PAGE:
A fair cop, mate! Australian court seeks to impose 10 year jail term


The Australian Securities and Investments Commission (ASIC) made a conscious effort toward imposing draconian penalties on practitioners of insider trading last year, a move that the regulatory authority stated clearly in last year’s report on its enforcement activity.

Australia is well renowned for its stable economy and good business ethic, which is why so many of its domestic FX firms have prospered, and partly, along with the proximity and ease of doing business with the Asia Pacific nations, why other large FX firms have established offices in the Antipodes.

Aside from a prominent FX industry, Australia’s financial markets economy also encompasses a healthy stock and equities market, as well as a valuable local commodities trading environment due to the raw materials extracted locally by large multinational mining companies.

An example of Australia’s commitment to ensuring that those wishing to transgress are brought to book occurred on Friday last week, when Mr Peter Charles Pritchard Farris, of Karrinyup, Western Australia, appeared in the Perth Magistrates Court today on two counts of insider trading.

The charges relate to the sale of 750,000 Northern Star shares on a trading account associated with Mr Farris, between November 28 and 29, 2012, while still a director of Northern Star.

ASIC alleges that Mr. Farris traded while in possession of information relating to a proposed sell down transaction. It is alleged that as a result of the trades, Mr Farris avoided a loss of approximately $123,975, as a result of which he faces a Mr Peter Charles Pritchard Farris, of Karrinyup, Western Australia, appeared in the Perth Magistrates Court today on two counts of insider trading.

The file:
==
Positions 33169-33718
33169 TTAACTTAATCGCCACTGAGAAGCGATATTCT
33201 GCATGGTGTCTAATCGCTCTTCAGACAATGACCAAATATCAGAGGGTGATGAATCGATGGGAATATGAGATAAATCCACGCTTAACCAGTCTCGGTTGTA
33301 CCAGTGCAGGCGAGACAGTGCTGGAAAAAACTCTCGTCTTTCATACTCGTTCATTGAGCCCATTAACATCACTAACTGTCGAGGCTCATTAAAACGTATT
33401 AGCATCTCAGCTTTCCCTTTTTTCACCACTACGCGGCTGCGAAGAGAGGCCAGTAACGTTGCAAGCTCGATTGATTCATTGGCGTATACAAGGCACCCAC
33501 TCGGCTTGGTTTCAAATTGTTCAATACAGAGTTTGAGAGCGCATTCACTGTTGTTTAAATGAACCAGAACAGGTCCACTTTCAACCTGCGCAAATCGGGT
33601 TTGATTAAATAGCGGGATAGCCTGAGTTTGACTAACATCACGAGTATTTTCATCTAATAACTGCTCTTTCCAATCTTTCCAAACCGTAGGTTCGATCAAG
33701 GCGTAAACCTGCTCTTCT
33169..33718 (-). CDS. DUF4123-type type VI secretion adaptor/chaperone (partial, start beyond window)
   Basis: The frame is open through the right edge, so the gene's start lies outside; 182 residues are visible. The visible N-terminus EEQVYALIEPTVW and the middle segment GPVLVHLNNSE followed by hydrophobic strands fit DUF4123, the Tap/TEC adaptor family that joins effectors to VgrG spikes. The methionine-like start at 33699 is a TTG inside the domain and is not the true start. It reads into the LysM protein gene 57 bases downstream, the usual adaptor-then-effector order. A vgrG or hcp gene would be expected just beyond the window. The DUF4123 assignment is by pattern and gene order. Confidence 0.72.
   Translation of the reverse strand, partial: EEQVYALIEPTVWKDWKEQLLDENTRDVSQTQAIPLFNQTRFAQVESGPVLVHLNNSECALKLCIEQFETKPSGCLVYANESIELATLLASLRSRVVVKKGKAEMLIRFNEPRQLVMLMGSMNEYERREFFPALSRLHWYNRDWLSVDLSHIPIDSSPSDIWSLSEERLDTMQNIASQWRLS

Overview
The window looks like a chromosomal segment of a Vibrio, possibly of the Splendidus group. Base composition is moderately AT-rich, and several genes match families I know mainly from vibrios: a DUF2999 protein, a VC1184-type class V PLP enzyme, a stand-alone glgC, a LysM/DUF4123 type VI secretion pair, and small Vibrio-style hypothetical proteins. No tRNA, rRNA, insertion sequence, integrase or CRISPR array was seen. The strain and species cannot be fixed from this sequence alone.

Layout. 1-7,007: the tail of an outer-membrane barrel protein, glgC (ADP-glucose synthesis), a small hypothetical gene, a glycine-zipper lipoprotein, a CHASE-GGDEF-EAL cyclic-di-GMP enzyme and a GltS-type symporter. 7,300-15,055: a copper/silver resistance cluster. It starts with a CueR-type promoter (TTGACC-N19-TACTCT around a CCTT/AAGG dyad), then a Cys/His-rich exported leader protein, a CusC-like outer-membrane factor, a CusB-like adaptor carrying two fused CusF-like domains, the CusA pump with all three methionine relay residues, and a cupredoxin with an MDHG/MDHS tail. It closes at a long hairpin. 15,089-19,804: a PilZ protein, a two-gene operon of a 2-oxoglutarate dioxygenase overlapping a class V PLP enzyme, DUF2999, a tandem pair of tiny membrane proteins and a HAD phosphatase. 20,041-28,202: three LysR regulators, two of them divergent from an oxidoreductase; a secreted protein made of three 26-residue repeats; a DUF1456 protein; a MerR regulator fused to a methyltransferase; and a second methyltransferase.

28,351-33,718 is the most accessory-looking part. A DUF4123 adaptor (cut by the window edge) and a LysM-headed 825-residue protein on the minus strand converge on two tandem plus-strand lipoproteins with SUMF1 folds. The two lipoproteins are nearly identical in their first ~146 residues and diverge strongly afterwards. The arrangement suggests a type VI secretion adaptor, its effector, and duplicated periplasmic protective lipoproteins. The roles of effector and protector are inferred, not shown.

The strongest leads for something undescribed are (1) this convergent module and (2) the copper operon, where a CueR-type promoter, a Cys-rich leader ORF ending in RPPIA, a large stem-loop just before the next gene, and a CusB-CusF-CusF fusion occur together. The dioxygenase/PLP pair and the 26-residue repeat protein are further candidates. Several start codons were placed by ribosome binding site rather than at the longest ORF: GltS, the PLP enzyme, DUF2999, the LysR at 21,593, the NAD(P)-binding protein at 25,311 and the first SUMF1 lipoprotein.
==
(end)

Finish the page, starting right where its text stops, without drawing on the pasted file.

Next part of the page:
The charges relate to the sale of 750,000 Northern Star shares on a trading account associated with Mr Farris, between 28 and 29 November 2012, while still a director of Northern Star.

ASIC alleges that Mr Farris traded while in possession of information relating to a proposed sell down transaction. It is alleged that as a result of the trades, Mr Farris avoided a loss of approximately $123,975. The matter has been adjourned to 12 September 2014, however if found guilty, Mr. Farris could be issued with a maximum penalty of 10 years’ imprisonment or a fine of $495,000, or both.

That is a substantial penalty, and the prospect of a decade at Her Majesty’s pleasure is surely deterrant enough from the temptation to engage in this practice, especially when considering that the potential loss which may have been suffered by Mr. Farris under normal market conditions without prior knowledge which allegedly influenced his decision was not particularly large.

Interestingly, criminal prosecutions in Australia with regard to market abuse are quite clearly a priority over bringing to book operators of failed electronic trading companies, as the tariff that Mr. Farris faces contains a potentially longer jail sentence than those applied to the directors of the ill-fated Sonray Capital Markets which went to the wall with a $46 million liability.

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A fair cop, mate! Australian court seeks to impose 10 year jail term

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